Improving Access to Pediatric Clinical Trials in Vermont

April 18, 2022 by Janet L. Essman Franz

Infants and children living in rural states are less likely than those living in other states to have a chance to enroll in clinical research, especially clinical trials. Underserved and minority children are particularly underrepresented. The University of Vermont is one of 18 sites in a state-of-the-art pediatric clinical research network to improve access to clinical trials for children in rural and underserved areas. Together, the sites constitute the Environmental Influences on Child Health Outcomes (ECHO) Institutional Development Awards (IDeA) States Pediatric Clinical Trials Network (ISPCTN).

An infant in an incubator grasps the hand of a healthcare worker. (Adobe Stock Image)

Infants and children living in rural states are less likely than those living in other states to have a chance to enroll in clinical research, especially clinical trials. Underserved and minority children are particularly underrepresented. The University of Vermont is one of 18 sites in a state-of-the-art pediatric clinical research network to improve access to clinical trials for children in rural and underserved areas. Together, the sites constitute the Environmental Influences on Child Health Outcomes (ECHO) Institutional Development Awards (IDeA) States Pediatric Clinical Trials Network (ISPCTN).

Supported by funds from the National Institutes of Health (NIH), the project aims to address disparities in pediatric research and build pediatric research capacity in states where success rates for research grant applications is historically low. ISPCTN research focuses on ECHO’s five areas of child health: airways, obesity, neurodevelopment, pre-, peri- and post-natal outcomes and overall child health.

Pediatric pulmonologist Kelly Cowan, M.D., and neonatologist Leslie Young, M.D., lead the project at UVM. Both Drs. Cowan and Young are UVM Class of 2007 medical alumnae, and both completed their residencies at UVM Children's Hospital.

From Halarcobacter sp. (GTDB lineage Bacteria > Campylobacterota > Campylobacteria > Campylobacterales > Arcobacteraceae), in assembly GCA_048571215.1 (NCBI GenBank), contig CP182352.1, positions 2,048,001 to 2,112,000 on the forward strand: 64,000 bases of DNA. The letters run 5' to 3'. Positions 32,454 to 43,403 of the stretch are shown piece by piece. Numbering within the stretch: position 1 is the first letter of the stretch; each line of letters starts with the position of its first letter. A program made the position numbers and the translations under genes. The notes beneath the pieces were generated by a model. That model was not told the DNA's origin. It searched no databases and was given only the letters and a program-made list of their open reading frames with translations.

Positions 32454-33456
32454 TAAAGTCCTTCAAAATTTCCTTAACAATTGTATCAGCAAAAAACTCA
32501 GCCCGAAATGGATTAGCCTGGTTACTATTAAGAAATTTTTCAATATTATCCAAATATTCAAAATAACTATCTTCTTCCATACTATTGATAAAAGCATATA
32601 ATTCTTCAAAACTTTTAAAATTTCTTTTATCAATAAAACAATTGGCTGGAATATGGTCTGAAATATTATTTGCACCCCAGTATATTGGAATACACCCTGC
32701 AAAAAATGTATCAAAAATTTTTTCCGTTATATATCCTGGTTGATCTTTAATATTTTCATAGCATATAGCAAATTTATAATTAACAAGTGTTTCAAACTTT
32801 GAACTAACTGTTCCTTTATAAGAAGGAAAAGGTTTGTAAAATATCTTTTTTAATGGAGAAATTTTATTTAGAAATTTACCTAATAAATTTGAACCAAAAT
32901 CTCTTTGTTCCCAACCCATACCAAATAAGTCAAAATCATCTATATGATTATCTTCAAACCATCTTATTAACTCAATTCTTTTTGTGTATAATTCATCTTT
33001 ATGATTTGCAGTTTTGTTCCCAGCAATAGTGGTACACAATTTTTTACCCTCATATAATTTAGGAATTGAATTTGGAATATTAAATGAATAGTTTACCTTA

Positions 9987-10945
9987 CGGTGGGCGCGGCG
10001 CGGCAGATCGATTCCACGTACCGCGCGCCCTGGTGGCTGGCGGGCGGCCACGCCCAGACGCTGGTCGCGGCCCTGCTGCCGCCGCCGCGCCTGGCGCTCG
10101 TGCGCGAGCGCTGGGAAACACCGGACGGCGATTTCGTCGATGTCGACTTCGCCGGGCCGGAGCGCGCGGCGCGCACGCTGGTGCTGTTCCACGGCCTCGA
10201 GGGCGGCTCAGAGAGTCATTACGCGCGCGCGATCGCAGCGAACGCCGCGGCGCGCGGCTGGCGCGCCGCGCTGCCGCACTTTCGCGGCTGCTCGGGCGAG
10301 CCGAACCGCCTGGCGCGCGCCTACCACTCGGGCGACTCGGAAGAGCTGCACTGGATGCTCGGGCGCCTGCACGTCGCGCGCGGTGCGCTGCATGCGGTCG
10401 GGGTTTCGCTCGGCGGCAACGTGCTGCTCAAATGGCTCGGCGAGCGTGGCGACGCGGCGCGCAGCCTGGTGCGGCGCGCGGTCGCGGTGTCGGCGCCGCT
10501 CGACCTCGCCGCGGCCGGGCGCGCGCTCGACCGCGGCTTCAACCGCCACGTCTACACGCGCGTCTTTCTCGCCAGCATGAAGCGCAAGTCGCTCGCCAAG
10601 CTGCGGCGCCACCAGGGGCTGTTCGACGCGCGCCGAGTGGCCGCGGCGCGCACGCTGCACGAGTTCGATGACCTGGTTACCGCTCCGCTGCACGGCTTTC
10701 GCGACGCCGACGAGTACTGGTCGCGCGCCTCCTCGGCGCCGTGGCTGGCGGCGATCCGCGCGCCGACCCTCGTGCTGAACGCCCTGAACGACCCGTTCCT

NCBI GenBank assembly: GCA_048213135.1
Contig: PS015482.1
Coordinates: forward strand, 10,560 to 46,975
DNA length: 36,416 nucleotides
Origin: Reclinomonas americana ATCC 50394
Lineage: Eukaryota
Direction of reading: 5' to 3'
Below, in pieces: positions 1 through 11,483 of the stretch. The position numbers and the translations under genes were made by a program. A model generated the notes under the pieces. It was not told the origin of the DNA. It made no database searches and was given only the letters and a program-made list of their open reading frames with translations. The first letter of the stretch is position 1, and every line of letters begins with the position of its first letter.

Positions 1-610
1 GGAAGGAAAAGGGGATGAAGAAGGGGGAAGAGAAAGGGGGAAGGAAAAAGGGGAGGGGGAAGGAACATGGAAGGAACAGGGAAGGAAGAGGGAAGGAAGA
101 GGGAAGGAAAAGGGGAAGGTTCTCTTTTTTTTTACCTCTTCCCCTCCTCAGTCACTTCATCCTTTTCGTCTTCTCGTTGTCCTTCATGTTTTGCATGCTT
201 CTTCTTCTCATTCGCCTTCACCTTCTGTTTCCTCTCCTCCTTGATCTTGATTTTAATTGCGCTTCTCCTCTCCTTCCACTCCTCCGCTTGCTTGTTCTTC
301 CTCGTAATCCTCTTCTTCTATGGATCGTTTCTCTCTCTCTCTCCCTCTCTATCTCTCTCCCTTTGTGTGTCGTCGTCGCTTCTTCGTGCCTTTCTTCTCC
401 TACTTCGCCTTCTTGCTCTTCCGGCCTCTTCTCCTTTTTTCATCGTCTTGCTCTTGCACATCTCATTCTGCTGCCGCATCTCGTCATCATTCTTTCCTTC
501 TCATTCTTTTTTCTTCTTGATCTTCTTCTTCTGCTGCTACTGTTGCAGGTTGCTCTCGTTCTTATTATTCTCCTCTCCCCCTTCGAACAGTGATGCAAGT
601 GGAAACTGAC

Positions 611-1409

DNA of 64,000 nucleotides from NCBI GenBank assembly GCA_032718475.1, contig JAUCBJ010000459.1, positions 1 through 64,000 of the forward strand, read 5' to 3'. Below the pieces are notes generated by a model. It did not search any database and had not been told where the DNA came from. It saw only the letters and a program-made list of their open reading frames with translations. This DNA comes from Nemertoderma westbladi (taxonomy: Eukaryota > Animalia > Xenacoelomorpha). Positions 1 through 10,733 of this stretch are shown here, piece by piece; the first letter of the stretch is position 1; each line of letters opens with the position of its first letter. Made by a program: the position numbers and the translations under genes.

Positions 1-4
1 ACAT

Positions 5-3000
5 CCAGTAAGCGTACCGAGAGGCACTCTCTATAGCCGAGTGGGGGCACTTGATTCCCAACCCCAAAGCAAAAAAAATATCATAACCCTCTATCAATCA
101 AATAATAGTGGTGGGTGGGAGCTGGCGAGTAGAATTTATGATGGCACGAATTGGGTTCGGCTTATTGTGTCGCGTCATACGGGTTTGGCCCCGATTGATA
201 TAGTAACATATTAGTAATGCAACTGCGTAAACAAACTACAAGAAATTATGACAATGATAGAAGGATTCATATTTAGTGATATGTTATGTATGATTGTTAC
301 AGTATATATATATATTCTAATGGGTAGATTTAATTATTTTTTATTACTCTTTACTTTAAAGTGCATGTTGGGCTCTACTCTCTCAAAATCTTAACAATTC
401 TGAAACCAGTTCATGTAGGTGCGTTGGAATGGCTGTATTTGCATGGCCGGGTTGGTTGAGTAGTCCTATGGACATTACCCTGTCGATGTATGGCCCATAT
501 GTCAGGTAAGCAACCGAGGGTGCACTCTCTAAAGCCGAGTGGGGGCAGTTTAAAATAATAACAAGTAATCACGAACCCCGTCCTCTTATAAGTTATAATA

Dr. Young is a lead investigator for the Advancing Clinical Trials in Neonatal Opioid Withdrawal Syndrome (ACT NOW) Collaborative, a collaboration between the ISPCTN and the neonatal research network (NRN). As part of the ACT NOW Collaborative, Dr. Young is principal investigator for a recently completed network study examining current practices in caring for infants who have neonatal opioid withdrawal syndrome (NOWS). The study, ACT NOW- Current Experience (ACT NOW-CE), included more than 1300 infants at 30 sites across the U.S. The analysis generated an enormous data set that describes how the care of these children varies across sites and how this knowledge can inform clinical trials to improve outcomes for these infants.

The findings from ACT NOW-CE informed the design of two new clinical trials to improve the care and outcomes for infants with NOWS. Young leads one of these trials: Eating, Sleeping, Consoling for Neonatal Opioid Withdrawal (ESC-NOW). This project compares the new ESC care approach, used by an increasing number of hospital nurseries to care for infants with NOWS, to the usual care for these infants. With ESC care, parents hold, swaddle, and rock their babies in quiet, low-light rooms. This approach can reduce the need for medications including morphine and methadone, which clinicians often prescribe to calm babies with NOWS. In this trial, infants receive non-pharmacologic ESC care as the initial treatment and care teams assess the infant’s withdrawal based on the infant’s ability to eat, sleep and be consoled. The trial will include up to 1500 infants and their primary caregivers from 26 nurseries across 18 states.

In another completed network study, Lauren (L.E.) Faricy, M.D., and Cowan were investigators looking at vitamin D supplementation for children with asthma and elevated body mass index. This study assessed the pharmacokinetics of Vitamin D supplementation in children who have asthma and are overweight or obese.

Cowan is preparing new research to investigate recovery of infants hospitalized with bronchiolitis. This is one of several new pediatric clinical trials that will commence in 2022. "We have a good pipeline of studies coming through, at various stages, preparing for launch," she said.

To expand local expertise and capacity to conduct pediatric clinical trials, UVM offers professional development resources, trainings and mentoring opportunities.

"Our curriculum helps new and experienced investigators learn clinical trial skills and allows experienced people to provide mentoring," said Cowan. "It provides opportunities for pediatricians and faculty investigators to be well-supported to become primary investigators, under the umbrella of working on these trials."